Summary: Sermon 2 in a study in Colossians
“I want you to know by this letter that we here are constantly praying for you, and whenever we do we thank God the Father of our Lord Jesus Christ because you believe in Christ Jesus and because you are showing true Christian love towards other Christians. We know that you are showing these qualities because you have grasped the hope reserved for you in Heaven - that hope which first became yours when the truth was brought to you. It is, of course, part of the Gospel itself, which has reached you as it spreads all over the world. Wherever that Gospel goes, it produces Christian character, and develops it, as it had done in your own case from the time you first heard and realized the amazing fact of God’s grace. You learned these things, we understand, from Epaphras who is in the same service as we are. He is a most well-loved minister of Christ, and has your well-being very much at heart. As a matter of fact, it was from him that we heard about your growth in Christian love. JB Phillips translation of the N.T., Colossians 1:3-10
This is another of the letters Paul wrote while imprisoned in Rome. This man, Epaphras, described by Paul as ‘our beloved fellow bond-servant who is a faithful servant of Christ on our behalf’, has apparently visited Paul and Timothy there in Rome and told them of the work God had begun in Colossae through his preaching of the gospel.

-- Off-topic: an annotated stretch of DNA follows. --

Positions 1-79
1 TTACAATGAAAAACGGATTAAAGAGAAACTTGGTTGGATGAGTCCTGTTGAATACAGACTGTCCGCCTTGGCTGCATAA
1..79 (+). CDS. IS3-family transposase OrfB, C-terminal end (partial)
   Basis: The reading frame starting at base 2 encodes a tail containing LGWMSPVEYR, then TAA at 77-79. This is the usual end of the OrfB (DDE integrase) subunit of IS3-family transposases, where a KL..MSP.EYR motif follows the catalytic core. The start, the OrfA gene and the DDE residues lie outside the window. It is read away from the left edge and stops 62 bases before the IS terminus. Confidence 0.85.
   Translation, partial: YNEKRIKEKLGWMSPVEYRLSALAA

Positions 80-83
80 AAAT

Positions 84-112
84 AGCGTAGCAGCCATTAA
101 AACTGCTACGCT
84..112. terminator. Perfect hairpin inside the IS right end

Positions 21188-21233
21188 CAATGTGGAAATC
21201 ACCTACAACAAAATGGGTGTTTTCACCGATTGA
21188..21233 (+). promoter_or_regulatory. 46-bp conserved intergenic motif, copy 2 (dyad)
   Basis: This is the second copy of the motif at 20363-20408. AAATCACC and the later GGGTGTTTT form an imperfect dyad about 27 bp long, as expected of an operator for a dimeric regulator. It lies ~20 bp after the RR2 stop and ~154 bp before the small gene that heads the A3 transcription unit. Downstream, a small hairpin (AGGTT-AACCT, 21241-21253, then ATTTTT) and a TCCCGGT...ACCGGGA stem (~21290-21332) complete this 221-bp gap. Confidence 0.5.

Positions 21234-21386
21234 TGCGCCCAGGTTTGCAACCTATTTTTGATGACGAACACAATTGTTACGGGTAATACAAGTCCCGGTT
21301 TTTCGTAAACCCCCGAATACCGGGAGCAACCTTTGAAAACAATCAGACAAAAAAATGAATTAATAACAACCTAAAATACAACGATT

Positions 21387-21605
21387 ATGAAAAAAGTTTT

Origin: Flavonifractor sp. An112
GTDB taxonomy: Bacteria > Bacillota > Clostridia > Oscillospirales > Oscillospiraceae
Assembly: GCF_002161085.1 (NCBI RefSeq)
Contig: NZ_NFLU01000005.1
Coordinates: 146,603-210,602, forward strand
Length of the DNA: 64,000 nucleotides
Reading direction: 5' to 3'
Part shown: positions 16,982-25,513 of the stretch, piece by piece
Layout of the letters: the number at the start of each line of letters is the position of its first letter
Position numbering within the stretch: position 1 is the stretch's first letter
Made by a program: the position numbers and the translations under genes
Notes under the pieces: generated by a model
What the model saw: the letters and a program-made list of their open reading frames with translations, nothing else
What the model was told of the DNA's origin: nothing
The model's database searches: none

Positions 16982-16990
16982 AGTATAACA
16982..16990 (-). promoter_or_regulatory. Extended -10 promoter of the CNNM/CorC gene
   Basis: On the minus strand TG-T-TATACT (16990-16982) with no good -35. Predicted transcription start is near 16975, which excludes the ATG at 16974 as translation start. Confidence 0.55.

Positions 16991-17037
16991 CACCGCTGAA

It is supposed that the primary reason for his visit to Paul is the coming of false teachers to the Colossian church who were introducing heresy and mingling philosophy with theology and confusing the people.
He may have been there to ask Paul by his Apostolic authority to send something back to the church that would support the doctrine he had been teaching them and combat the deception of the false teachers.
If that is the case, then this letter would be what Paul handed Tychicus to take to Colossae with him, and in his usual fashion, Paul begins with praise and blessing and talking about Jesus.
WORD OF TRUTH
The temptation exists in constructing a sermon, to focus on the verses that have been chosen as the text to the exclusion or at least a negligence of the larger context.
The danger of doing that is that the preacher limits himself in his own understanding of what is being said or is not being said, and thereby limits whatever he ultimately gives to the people.
So in coming to these verses, 3 through 10 of Colossians 1, for example, if we just dive in and try to glean what we can out of them without looking at the larger context first, then we would miss some important points that could be made in getting ourselves settled down for the sharper focus.
I’m telling you this because this is also something the lay person should keep in mind in their private Bible study. Reading the scriptures is important. But do not only read and never stop to really study and meditate.
Read in large chunks to get the big picture, then go back and pay attention to what the smaller pieces have to say about the whole.